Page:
Riding the nationalist reaction, the I.C.U. now has the possibility of becoming a force that transcends clan loyalties, but it must overcome its internal divisions and moderate its Islamist program in order to fill that role, requisites that have not yet been satisfied. The division between moderates and radicals has already surfaced in debates within the I.C.U. over whether to negotiate with the T.F.G. on a national unity government or to form a separate government based on Islamic law.
The I.C.U. has promised to continue to seek dialogue with the T.F.G. that was broken off when the T.F.G.'s parliament voted to approve the I.G.A.D. peacekeeping mission. On June 17, Yusuf announced that he would be willing to hold talks with the I.C.U. mediated by Yemen if the Islamists stopped their military advance and recognized the legitimacy of the T.F.G. Ahmed refused those conditions, but said that he was willing to meet with the "illegitimate government." I.C.U. spokesman Sheikh Abdulkadir Ali Omar assured that the courts did not intend to set up a competing national government and would not attack Baidoa, but added that if there was a popular uprising there, the I.C.U. would respond favorably to calls for help.
In consolidating its territorial gains, the I.C.U. has proceeded carefully, crafting deals with local clan elders in the regions that it has occupied that give the clans control over day-to-day administration, establish Shari'a law and place court militias in charge of security. In two letters to Washington, the I.C.U. has promised to be a responsible actor in the international community, to make sure that Somalia is not a haven or transit point for terrorists, and to disband the court militias and form a genuine police force.
Whether the I.C.U.'s promises are serious or a tactic to buy time while it groups to transform southern Somalia into an Islamic state remains to be seen. Much will depend on whether the umbrella group organizes itself around a coherent program and what such a program would turn out to be. The I.C.U. has gained a decisive advantage, but it is not clear yet whether it will be able to use it to secure a lasting order.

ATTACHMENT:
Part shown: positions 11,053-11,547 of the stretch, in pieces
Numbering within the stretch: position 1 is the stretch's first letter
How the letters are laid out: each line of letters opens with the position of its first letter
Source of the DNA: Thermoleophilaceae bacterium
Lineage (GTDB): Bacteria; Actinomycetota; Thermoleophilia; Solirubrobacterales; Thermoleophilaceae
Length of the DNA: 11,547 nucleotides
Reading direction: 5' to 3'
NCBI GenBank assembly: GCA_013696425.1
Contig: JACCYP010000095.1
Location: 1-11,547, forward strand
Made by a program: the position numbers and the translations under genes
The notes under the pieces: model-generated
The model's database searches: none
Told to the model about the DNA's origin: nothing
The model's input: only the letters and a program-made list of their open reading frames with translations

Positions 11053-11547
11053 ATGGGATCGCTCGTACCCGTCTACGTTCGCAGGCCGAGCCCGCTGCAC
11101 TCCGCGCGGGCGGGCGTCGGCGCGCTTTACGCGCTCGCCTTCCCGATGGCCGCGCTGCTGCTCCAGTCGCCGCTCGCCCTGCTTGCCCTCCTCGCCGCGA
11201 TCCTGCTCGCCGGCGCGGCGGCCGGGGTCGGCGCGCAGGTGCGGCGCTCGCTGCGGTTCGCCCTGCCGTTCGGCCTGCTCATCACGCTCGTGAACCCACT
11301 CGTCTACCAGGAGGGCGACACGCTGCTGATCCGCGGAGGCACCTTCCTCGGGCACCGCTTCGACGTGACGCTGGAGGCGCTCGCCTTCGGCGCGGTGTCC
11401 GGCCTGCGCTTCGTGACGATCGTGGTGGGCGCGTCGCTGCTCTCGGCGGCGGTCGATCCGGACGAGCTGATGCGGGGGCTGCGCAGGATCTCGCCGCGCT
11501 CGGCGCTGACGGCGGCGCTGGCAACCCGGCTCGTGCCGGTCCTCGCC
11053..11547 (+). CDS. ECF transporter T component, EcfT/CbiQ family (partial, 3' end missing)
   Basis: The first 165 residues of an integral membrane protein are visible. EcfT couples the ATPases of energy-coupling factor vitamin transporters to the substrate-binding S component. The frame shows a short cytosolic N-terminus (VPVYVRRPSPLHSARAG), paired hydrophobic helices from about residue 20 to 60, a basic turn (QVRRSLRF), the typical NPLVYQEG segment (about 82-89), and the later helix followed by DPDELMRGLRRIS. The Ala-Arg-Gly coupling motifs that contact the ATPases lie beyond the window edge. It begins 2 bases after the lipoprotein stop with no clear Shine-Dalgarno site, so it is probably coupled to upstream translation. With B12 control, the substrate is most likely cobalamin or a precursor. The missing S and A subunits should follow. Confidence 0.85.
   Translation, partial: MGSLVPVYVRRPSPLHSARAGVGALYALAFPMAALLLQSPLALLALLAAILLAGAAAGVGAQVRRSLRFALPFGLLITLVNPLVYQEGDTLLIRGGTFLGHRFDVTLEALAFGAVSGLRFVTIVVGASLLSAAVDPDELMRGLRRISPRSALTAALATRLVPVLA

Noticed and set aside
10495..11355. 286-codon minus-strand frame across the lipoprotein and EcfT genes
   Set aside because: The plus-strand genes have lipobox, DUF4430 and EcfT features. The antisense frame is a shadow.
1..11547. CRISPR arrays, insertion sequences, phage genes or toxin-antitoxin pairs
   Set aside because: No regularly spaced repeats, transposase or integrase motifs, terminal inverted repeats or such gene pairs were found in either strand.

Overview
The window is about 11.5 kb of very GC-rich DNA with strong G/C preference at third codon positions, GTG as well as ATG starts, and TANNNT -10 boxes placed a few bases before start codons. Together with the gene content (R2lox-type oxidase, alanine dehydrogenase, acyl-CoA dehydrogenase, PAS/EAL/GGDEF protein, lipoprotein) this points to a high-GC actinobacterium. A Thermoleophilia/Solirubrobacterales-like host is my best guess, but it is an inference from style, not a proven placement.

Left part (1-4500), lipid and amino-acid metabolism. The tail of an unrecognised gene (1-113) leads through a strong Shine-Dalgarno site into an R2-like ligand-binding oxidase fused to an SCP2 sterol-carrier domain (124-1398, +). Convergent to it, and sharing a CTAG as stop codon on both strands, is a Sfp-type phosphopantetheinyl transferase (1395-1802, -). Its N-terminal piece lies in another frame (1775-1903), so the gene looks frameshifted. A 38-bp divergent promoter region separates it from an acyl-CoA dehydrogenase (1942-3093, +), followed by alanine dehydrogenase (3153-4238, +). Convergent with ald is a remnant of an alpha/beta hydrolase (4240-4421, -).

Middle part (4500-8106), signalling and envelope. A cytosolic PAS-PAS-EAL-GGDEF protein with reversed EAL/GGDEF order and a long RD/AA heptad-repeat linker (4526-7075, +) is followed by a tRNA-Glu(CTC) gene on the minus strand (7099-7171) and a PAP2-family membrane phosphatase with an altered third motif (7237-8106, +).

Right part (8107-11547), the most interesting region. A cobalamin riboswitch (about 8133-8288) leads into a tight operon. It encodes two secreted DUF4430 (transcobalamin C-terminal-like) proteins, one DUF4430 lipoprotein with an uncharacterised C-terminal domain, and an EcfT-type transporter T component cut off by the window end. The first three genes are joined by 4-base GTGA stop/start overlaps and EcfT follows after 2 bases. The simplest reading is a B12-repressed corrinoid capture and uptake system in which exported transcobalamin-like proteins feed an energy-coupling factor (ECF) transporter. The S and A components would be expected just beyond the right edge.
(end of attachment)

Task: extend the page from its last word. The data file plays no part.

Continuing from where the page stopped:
With the warlords out of the way and the clan elders and business interests accommodating to the I.C.U., the T.F.G. remains the only domestic actor with which the courts immediately have to contend. In the face of the I.C.U.'s challenge, the T.F.G. found an unaccustomed yet deeply ambivalent unity, as it simultaneously sought dialogue with the I.C.U. and called for foreign peacekeepers who would protect it from an I.C.U. takeover of Baidoa. The 155-79 vote in favor of an I.G.A.D. peacekeeping mission by the transitional parliament signaled a healing of the rift between Yusuf, who had insisted on peacekeepers from neighboring countries, and Aden, who was dead set against that. Having lost his base of support in the Mogadishu warlords, Aden was left high and dry, and accepted a compromise that would confine the peacekeepers to Sudanese and Ugandan troops, excluding Ethiopia, which has backed Yusuf.
With the I.C.U. steadfast in its opposition to foreign peacekeepers -- it suspects that any I.G.A.D. mission would be controlled from Addis Ababa -- and the T.F.G. lacking in military power and popular support, the latter is heavily dependent for its very existence on backing from donor powers such as the European Union and the United States, and international organizations. The emerging role of Ethiopia in supporting the T.F.G. shows a sense of desperation and it could backfire in light of the resurgence of Somali nationalism.